Afterwards, I attended a hands-on lab for “rapid enterprise development with netbeans”, which was essentially creating a Swing app for database CRUD actions. If I remember correctly, I did the exact same task 1997 with JBuilder. It left me with the feeling of “Yes, it works” but it is not less complex than it was 13 years ago.

    Early afternoon Gerrit Grunwald (better known as @hansolo_) presented his work on simplified custom components for Swing. Given that he speaks about an activity that is both utterly important and highly underadvertised he would really deserve speaking at the center stage.

    Graeme Rocher’s great session about Grails, polyglot datastores (hibernate, jpa, redis, mongodb, …), and the cloud was overshadowed by the news that Steve Jobs has died. Accidentally, the demo application was about showing a BBC News stream, which displayed this information live on stage. Both the presenter and the audience were equally touched.

    The day officially ended with a big event at treasure island. I decided to not go there, though, and meet the former Canooey Denis Antonioli in Berkely where we had a great evening.

    Dierk Koenig

    Grails Podcast Interview with Hamlet D'Arcy

    July 11th, 2011

    Last week I sat down with the gang at the Grails Podcast and talked shop for about 45 minutes. We talked about a lot of different topics such as Groovy, Lean software, Spock, Groovy in Action, and of course Hackergarten. Check out the full audio and shownotes over at Grails Podcast Episode 125.

    IntelliJ IDEA 10.5 for the Groovy and Grails Developer

    May 23rd, 2011

    The formal release of IntelliJ IDEA 10.5 came out this month, and the new Groovy features are all part of the free and open source Community Edition, and the Grails features are part of the Ultimate Edition. IDEA X (or 10 to you non-Romans) was a larger release of the product, and I already blogged about IDEA X for Groovy and IDEA X for Grails. There’s still plenty of nice features in 10.5 though. The prices for IDEA recently dropped between $100 and $50, and anyone purchasing IDEA since last November gets 10.5 as a free upgrade.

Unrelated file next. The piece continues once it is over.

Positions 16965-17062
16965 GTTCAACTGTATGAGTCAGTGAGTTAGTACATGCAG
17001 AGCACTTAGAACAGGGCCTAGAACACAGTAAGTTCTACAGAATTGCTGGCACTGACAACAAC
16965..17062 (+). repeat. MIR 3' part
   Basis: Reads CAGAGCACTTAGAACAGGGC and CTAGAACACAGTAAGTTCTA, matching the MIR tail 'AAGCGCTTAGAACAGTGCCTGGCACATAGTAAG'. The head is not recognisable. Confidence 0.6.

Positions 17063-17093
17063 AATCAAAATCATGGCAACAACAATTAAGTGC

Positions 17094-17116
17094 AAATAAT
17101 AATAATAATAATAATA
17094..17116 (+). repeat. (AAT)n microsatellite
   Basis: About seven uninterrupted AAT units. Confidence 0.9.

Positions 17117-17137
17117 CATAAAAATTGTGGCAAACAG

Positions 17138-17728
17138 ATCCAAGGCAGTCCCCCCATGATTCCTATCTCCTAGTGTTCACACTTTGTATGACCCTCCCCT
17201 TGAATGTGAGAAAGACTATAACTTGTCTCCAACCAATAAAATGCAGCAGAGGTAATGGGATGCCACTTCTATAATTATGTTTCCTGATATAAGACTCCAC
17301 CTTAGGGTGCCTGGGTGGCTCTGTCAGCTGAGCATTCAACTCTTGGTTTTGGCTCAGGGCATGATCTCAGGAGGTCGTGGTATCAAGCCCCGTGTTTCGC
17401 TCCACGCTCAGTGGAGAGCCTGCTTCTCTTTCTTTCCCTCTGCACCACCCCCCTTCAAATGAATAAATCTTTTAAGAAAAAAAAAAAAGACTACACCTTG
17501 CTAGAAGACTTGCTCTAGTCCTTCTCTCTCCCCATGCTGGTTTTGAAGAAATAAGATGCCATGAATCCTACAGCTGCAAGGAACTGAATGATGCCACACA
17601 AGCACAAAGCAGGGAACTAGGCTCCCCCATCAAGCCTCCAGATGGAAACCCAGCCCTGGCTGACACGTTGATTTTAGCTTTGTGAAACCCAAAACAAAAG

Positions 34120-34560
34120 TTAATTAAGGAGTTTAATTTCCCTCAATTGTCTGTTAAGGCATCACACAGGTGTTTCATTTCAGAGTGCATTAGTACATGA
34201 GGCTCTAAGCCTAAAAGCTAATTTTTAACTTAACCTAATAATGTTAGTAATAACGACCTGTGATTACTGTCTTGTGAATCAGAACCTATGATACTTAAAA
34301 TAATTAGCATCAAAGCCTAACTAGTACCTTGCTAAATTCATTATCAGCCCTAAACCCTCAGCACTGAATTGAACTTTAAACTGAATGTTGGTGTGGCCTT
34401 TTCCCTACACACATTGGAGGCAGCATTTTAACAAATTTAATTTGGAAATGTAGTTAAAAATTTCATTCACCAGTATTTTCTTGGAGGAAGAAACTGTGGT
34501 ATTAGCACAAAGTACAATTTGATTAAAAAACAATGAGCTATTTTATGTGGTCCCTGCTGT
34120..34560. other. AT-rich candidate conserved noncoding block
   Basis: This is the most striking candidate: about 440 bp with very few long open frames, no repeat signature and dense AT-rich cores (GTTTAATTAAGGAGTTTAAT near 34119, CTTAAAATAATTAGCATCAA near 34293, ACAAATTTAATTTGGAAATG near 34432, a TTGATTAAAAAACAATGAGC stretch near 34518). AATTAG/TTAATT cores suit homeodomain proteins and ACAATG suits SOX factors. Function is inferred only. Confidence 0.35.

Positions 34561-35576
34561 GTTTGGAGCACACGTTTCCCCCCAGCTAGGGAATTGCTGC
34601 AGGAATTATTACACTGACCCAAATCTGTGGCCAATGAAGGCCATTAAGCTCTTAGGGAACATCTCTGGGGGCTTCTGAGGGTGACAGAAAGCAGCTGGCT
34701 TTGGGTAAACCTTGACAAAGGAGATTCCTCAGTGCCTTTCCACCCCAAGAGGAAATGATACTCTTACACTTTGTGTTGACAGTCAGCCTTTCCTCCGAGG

Here’s what 10.5 is all about (or skip straight to the release notes).

    Groovy 1.8 Support
    A big push in IDEA 10.5 was Groovy 1.8 support. Groovy 1.8 contains many compile time AST transformations that do things like write out new methods and fields into the Groovy .class files. Normal IDEs will show in-IDE compile errors when using these annotations yet still allow you to compile and execute the script. This has been fixed in IDEA, so the IDE should give you proper code completion and support when you use @Field, @TupleConstructor, and @Log. This is especially helpful when invoking these synthetic members from Java code.

    Introduce Parameter and Introduce Field Refactorings
    Introduce Parameter is one of my favorite refactorings. Select a local variable within a method, press Ctrl+Alt+P, and the local variable is extracted into a method parameter. It doesn’t yet work for closures, but you can vote for that feature. Introduce Field is also handy: select a local variable in either a method or a closure, press Ctrl+Alt+F, and the local variable is extracted into a field on the enclosing class. IDEA is not capable of extracting a field in a script yet, which would logically create an @Field script field, but feel free to upvote the issue.

    Go To Test (and vice versa) Support
    Tests and production source follows a naming convention, for example MyClass and MyClassTest. You can now press Ctrl+Shift+T to jump to the test (if you’re in production code) or jump to the production code (if you’re in the test). And if there is no test, then it will prompt you to create a new one. This works great in most cases. Of course, with Groovy it is not so rare to have several top-level classes in a single source file. In these cases the feature can sometimes get confused. Upvote the fix here if you want it to be just that much smarter in the future.

    More Code Completion and Intentions
    The “add static import” intention is nice for those who use a lot of static imports. Just set your cursor in a constant referenced from your code, press Alt+Enter, and viola… the constant is statically imported. Also, code completion is now available when creating an object using named parameters, which makes them a little easier to use. A whole bunch of other code completion issues were fixed as well, but these were technically marked as bugs not features. You can always peruse the release notes to see the whole story.